2. Rhododendron “Tree” in Canada
While a rhododendron is technically a shrub, that hasn’t stopped “Lady Cynthia” from becoming the most famous “tree” in Ladysmith, British Columbia. The 25-foot-high Lady is 116 years old and carries about 4,000 spring blossoms when in season. It’s rumored that she arrived on the shores of Ladysmith borne on the hull of a Scottish sailing ship.
Lady Cynthia became famous when a picture of her was posted online. Since then, she’s attracted more attention to her small Canadian hometown; thanks to her newfound internet fame.
3. Wisteria “Tree” in Japan
Japan is a land of mystery, intrigue, and romance. The Ashikaga Flower Park characterizes everything noble and honorable that we’ve come to associate with the Japanese culture. The center of attraction here is one of the largest Wisteria in the country; a 144-year-old specimen with beautiful pink and purple blossoms. It’s about 1,990 square meters in circumference.
Although a wisteria may look like a tree, it’s actually a vine. These vines are so large and heavy that the park has had to construct steel beams to support their weight.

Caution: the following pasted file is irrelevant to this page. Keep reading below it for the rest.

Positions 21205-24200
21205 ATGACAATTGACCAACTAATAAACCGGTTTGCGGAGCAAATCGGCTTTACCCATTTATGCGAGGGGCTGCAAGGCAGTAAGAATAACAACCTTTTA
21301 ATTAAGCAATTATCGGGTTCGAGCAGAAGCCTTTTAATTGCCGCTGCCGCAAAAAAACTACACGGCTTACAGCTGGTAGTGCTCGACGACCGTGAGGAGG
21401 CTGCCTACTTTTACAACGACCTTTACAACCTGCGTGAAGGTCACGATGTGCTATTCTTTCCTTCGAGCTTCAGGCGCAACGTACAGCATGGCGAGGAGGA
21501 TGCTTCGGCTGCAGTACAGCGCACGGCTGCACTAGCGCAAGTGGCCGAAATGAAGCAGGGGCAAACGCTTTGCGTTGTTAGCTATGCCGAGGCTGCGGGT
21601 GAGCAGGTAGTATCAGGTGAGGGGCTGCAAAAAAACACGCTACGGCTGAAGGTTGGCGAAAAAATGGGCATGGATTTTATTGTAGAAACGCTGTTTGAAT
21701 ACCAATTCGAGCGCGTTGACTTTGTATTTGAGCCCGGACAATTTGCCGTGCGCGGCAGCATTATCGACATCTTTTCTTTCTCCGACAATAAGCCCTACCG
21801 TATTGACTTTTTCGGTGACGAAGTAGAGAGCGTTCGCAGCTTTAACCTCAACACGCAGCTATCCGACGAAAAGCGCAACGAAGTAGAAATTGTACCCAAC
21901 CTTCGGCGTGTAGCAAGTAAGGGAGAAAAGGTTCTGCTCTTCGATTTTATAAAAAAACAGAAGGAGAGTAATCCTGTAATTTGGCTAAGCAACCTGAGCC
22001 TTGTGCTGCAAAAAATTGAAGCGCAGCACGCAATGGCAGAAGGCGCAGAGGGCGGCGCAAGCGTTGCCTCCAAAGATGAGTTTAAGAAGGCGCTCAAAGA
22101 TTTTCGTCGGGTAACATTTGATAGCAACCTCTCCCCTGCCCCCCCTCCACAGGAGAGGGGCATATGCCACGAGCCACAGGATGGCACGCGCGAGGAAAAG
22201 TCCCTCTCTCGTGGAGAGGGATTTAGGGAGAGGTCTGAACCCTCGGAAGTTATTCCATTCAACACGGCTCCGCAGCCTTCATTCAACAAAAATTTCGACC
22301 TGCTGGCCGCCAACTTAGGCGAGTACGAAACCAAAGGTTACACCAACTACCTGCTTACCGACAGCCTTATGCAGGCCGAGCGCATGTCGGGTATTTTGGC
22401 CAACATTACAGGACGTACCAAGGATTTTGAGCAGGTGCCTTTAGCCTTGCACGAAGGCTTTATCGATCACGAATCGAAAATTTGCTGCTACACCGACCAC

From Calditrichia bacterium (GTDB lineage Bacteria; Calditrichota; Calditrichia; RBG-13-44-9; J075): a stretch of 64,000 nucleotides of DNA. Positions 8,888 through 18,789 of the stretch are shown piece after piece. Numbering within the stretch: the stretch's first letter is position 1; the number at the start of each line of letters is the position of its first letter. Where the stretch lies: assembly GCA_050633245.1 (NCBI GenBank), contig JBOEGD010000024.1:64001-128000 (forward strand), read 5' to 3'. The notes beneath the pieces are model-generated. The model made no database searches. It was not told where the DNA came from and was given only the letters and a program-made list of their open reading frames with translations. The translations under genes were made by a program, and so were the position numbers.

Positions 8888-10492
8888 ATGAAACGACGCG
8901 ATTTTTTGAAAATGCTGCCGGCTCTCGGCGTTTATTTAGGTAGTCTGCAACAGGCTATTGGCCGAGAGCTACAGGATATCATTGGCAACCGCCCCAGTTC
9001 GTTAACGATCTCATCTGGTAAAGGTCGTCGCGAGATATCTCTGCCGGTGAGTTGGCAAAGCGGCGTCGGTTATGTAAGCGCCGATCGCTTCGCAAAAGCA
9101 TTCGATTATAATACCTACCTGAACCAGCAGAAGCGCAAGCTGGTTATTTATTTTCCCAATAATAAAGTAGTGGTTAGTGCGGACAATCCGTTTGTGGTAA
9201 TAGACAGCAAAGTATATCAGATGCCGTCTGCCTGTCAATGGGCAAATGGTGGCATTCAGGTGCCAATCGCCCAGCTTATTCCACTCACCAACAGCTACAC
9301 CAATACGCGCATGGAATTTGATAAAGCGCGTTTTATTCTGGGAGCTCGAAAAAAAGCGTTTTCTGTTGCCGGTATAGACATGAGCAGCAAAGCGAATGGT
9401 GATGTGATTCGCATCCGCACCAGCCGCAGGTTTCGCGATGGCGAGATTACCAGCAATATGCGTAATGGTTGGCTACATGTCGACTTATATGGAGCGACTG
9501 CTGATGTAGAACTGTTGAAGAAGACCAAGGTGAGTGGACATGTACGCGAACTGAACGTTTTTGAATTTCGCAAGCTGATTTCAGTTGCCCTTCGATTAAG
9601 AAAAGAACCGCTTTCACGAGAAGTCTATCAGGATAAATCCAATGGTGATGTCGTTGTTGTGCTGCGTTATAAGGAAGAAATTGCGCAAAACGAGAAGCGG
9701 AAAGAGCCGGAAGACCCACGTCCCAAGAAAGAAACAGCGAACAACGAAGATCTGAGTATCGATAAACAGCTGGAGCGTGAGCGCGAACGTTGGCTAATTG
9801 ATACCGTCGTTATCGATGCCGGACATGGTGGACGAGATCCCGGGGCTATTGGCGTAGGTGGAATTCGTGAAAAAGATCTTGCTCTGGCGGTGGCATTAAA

4. Dragon Blood Trees in Yemen
These remnants of Laurasian subtropical forests from the Mio-Pliocene period are unique in both appearance and their sap. The shape of these trees resemble an umbrella, having a long trunk and highly-compacted branches and leaves located only at the very top.
The Dragon Blood tree is named after the color of its sap which is dark red and has been used for everything from mouthwash, to lipstick, to ritual magic, and alchemy.
Increased tourism and industrial developments in the area are threatening the survival of these descendants of trees that watched through the ages as mankind learned to walk and talk. But thankfully, efforts are ongoing to safeguard the Dragon Blood trees and their habitat.
5. “The President” in California
This gigantic sequoia tree located in the Giant Forest of the Sequoia National Park was named after President Warren G. Harding in 1923. It currently stands tall at 247 feet high and 27 feet wide.